VERMILLION — What a difference two years can make.
In the late summer of 2017, Vermillion citizens feared that idea of moving the law school from the University of South Dakota campus in Vermillion to Sioux Falls might become reality.
This fall, the USD School of Law is welcoming one of the largest incoming classes it’s seen in at least a decade or more.
James Abbott, president of USD in 2017, requested a task force be formed to study the idea of moving the law school.
He cited drops in enrollment at law schools across the nation and at USD as the university tried to seek quality law school applicants over quantity, even if it meant smaller classes and a budget shortfall.
Two years ago, the USD School of Law was projected to lose $600,000 annually due to shrinking class sizes projected to be anywhere from 65 to 50 students. Another worrisome issue at the time: The rate at which USD grads pass the state bar exam – a requirement in order to practice law in South Dakota — had tumbled from more than 90 percent in 2010 to 50 percent in 2017.
In response, the task force agreed in late summer of 2017 that a "hybrid option" be pursued that would offer a Sioux Falls location where law school classes would be offered. The task force also agreed to go along with a proposal by then-State Rep. Mark Mickelson, chair of the task force, to increase the revenue the law school receives from state and university sources by $600,000 annually, and to pursue options that will allow for more scholarships to be offered as an incentive for more students to attend law school in South Dakota.
That plan and other factors have helped the USD School of Law see a big jump in first-year student numbers this fall.
On Monday, Neil Fulton, the dean of the law school, welcomed 87 students representing 14 states to the law school’s freshman class. It’s one of the largest incoming classes of students at the law school in recent years. South Dakota Supreme Court Chief Justice David Gilbertson was also on hand to greet the new arrivals.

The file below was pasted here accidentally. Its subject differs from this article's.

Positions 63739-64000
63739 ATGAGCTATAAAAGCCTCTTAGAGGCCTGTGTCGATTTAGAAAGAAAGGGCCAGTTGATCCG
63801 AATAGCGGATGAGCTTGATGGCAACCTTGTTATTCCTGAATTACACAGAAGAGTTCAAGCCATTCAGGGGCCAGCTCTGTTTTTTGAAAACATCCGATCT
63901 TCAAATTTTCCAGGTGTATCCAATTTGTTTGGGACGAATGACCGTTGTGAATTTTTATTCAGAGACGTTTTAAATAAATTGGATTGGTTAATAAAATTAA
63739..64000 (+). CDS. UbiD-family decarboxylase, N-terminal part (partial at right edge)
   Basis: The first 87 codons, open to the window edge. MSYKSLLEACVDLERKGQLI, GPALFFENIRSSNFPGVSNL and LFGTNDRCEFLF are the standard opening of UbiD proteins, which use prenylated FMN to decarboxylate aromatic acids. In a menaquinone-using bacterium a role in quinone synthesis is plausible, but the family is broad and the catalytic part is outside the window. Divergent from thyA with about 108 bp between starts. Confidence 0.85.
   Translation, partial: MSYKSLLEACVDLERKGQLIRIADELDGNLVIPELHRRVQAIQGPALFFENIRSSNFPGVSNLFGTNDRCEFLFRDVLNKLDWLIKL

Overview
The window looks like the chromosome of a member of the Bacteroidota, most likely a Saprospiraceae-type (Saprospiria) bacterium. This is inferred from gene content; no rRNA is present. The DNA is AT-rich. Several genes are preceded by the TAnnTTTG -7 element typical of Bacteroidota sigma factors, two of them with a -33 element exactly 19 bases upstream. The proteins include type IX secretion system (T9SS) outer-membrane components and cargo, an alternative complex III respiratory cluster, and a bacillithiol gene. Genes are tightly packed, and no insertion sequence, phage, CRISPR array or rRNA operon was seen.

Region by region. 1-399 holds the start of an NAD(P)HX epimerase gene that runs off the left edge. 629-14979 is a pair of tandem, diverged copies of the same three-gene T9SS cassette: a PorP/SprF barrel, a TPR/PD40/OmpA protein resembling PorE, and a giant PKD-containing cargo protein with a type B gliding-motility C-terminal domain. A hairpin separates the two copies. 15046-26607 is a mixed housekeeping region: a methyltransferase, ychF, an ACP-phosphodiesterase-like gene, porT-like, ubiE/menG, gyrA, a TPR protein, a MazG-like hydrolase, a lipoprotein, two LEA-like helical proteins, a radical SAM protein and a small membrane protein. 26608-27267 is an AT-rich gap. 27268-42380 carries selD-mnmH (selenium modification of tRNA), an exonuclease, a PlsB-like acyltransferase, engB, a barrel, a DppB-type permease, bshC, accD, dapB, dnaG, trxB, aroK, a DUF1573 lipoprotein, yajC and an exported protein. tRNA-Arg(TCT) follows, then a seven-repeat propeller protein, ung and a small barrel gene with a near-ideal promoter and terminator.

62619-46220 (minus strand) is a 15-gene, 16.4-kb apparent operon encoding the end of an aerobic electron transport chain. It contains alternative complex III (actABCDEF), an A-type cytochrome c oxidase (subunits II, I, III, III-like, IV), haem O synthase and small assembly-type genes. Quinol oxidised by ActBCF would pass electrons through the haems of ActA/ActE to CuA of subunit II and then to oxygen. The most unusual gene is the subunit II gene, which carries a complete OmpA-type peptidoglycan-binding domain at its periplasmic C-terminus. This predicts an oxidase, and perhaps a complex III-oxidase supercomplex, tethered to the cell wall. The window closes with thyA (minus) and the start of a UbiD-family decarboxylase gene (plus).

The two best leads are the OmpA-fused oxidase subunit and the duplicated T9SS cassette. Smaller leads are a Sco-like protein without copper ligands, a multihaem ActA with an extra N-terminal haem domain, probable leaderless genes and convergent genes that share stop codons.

"This will be one of the largest classes, honestly, in the last 20 years," said Liz Taggart, director of law school admissions. "There have probably been three classes, in those last 20 years, of around similar size, but this is going to be one of the biggest."
Last year, the School of Law welcomed 73 first-year students for their first week of orientation classes Aug. 6.
The class size increased in the fall of 2018 by 22 percent from the previous year. The median LSAT score of students also rose 3 points, which is the highest median LSAT since 2010, according to the university’s department of public relations. The diversity of the entering class was up from 3 percent to 14 percent.
Taggart added that the Law School Admissions Test (LSAT) scores of new USD law students have been up over the past three years four points in the median, four points in the 75th percentile and one point over last year.
Taggart credits an increase in scholarships from donors for the growth in incoming-student numbers.
"Scholarships are a key point in the law students’ decision-making process, especially in this day and age," she said. "A lot of our competitor schools are giving a lot more scholarships or have the opportunity to do tuition discounting, whereas USD does not.
"Thanks to the help of our alumni and our donors, we’ve really been able to rake in money that we can use directly on scholarships to help pay for their legal education," Taggart said.
A second, positive factor is the upward momentum currently being experienced by the USD School of Law, she said.
"We had a couple-years’ struggle with some bar passage issues but that’s started to turn around," Taggart said. "We’ve also gotten some positive press and positive buzz going around and that includes having a great staff and faculty and administration and the welcoming of Dean Fulton to our family."
Fulton — a native of Miller and a former federal public defender, South Dakota Bar Examiner and former chief of staff to former Gov. Michael Rounds — was named dean of the law school in March 2018.
The discussion that occurred two years ago that raised the possibility of moving the law school to Sioux Falls has been put to bed, Taggart said.
"I don’t think they’ll revisit that any time in the next decade," she said. "I think it was kind of overwhelming that the decision was to stay and that it was what the people of Vermillion wanted. That also what was most beneficial to our school — to have the joint programs here."
Taggart said there’s been a shift in focus in recruiting students to the USD School of Law to help populate the legal infrastructure of the state.
"We have that duty and obligation and we’ve had a lot of fun meeting students from throughout the state," she said. "I think one of the reasons we’re chosen by non-traditional students and out-of-state students is the value. We’re number two in the nation for lowest indebted students out of college and I think affordability and what you can do with that degree will certainly help law students to make that decision, especially when they’re very fiscally conservative when it comes to what that bottom line is going to look like when they get out of law school."
Taggart said the next generation of students is very concerned about finances when making college decisions.
"To have an affordability price tag to offer students on top of it being a very beneficial education and not something that’s necessarily cheap but absolutely affordable — I think it definitely gives students a way to making their dreams come true in a more affordable way," she said.